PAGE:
• Joust – Joust isn’t good RNG. I’m pretty sure I lost over 50% of my jousts, because I like drafting on the lower end of the mana curve. But it did provide the element of suspense. And when you got that critical joust, victory!
  • Coliseum Manager – Despite being a boring card, it often resulted in misplays, of people forgetting what it did. And of course, “Back to the office!”
Hearthstone Screenshot 11-12-15 23.14.33.png
Never worked out in Ranked, but hey these were some good Arena cards


The Best Arena Cards Leaving in a Few Days

The Best Arena Cards Leaving in a Few Days

For those not in the know, there will be 2 upcoming waves of Arena draft cuts that will help transition it from Wild to Standard. With the much-desired Small-Time Buccaneer and Spirit Claws nerf, Curse of Naxxramas and Goblins vs Gnomes will drop out of the Arena draft pool. A later drop wave, coming when the new expansion hits, will drop Blackrock Mountain, League of Explorers, and The Grand Tournament. Since the first drop wave is quite imminent, let’s look some lists I made about the best cards leaving us.

Hearthstone Screenshot 02-17-16 20.39.11.png

Top 10 cards leaving

Honorable mention – Fel Reaver – From an insider view, Fel Reaver is often attributed to very high win rates, and is a great example of a skill-intensive card. For those reasons, and being an epic card, Fel Reaver did not make the top 10.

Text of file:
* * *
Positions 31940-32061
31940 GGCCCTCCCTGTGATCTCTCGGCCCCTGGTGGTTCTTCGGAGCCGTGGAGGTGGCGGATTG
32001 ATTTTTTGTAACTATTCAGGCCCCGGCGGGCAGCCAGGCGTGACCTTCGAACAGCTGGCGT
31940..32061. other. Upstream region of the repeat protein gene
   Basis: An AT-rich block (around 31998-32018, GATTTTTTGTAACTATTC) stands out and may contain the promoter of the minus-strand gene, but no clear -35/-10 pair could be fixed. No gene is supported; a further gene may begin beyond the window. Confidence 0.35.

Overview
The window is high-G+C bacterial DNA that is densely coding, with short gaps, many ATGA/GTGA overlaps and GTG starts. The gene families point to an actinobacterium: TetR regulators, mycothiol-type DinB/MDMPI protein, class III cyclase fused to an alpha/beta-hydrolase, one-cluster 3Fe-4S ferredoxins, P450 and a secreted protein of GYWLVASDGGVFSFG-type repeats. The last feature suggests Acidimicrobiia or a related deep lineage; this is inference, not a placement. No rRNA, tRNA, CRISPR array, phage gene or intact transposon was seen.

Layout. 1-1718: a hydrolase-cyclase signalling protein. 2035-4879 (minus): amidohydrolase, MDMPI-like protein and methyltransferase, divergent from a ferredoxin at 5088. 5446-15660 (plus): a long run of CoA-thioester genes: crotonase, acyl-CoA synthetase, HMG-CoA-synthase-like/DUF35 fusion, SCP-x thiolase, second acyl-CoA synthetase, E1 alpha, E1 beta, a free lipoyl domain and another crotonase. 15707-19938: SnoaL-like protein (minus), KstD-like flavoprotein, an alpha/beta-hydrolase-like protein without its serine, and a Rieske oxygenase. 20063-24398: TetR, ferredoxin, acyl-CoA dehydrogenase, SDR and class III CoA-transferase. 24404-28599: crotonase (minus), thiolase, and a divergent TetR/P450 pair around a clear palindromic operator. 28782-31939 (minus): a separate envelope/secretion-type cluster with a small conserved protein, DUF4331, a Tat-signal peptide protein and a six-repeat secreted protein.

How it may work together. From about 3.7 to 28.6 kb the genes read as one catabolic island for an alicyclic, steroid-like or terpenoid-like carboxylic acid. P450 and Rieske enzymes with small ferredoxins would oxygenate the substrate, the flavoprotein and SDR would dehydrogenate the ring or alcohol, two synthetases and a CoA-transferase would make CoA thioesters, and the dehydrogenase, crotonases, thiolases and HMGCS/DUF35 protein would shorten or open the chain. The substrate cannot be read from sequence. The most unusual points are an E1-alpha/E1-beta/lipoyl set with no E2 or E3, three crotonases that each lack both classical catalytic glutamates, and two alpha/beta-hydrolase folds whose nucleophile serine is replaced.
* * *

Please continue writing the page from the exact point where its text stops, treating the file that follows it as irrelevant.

10. Powermace – 3/2 for 3 mana weapons are good for their cost, requiring the ability to make them great. The +2/+2 buff to a friendly Mech on the board is definitely an ability that has eroded over time, given the smaller amount of Mechs in the card pool. But the free tempo gain from a weapon that costs a fair amount is just too good. Shamans have Whirling-Zap-o-Matic as their class Mech, and there are other decent Turn 4 Mechs like Piloted Shredder, Mechanical Yeti, and Arcane Nullifier.

9. Coghammer – This 2/3 for 3 mana weapon has an odd distribution, and is slightly worse than the 3/2 for 3 distribution. Besides that though, the amazing ability of granting Taunt and Divine Shield to a friendly minion is pure value. Taunt is just worth 1 stat point, but getting free taunt never hurts. Getting Divine Shield is much more value, worth the attack points of a minion. This allows any minion to get an easy 2-for-1 in the trade department. Coghammer is incredible, but being an epic steps it down a few notches.

8. Imp-losion – This card suffers from what I like to call Shaman RNG, as it is a card that deals damage in a range, like a bunch of Shaman cards. It has big upside, as hitting for 4 is essentially combining two spells, Shadow Bolt and Call in the Finishers, a combined 7 mana worth of spells. The average damage value of 3 is good, a much better version of a spell like Bash. Rolling a 2 isn’t a great outcome at all, a value of about 2 mana. But leaving Imps to contend with the board is never a horrible thing. Overall, the ability to completely swing the board is what makes this great.

7. Haunted Creeper – This card is easily one of the best 2-drops around, being the stickiest early drop in the game. The Creeper and Spectral Spiders combine for 3/4 for just 2 mana, allowing an equal trade on any 3 health minion. The spiders are best used in conjunction with buff cards, which allow tokens to trade up. It also provides protection against AoE damage. It does a lot more than most 2-drops, and makes it a top card.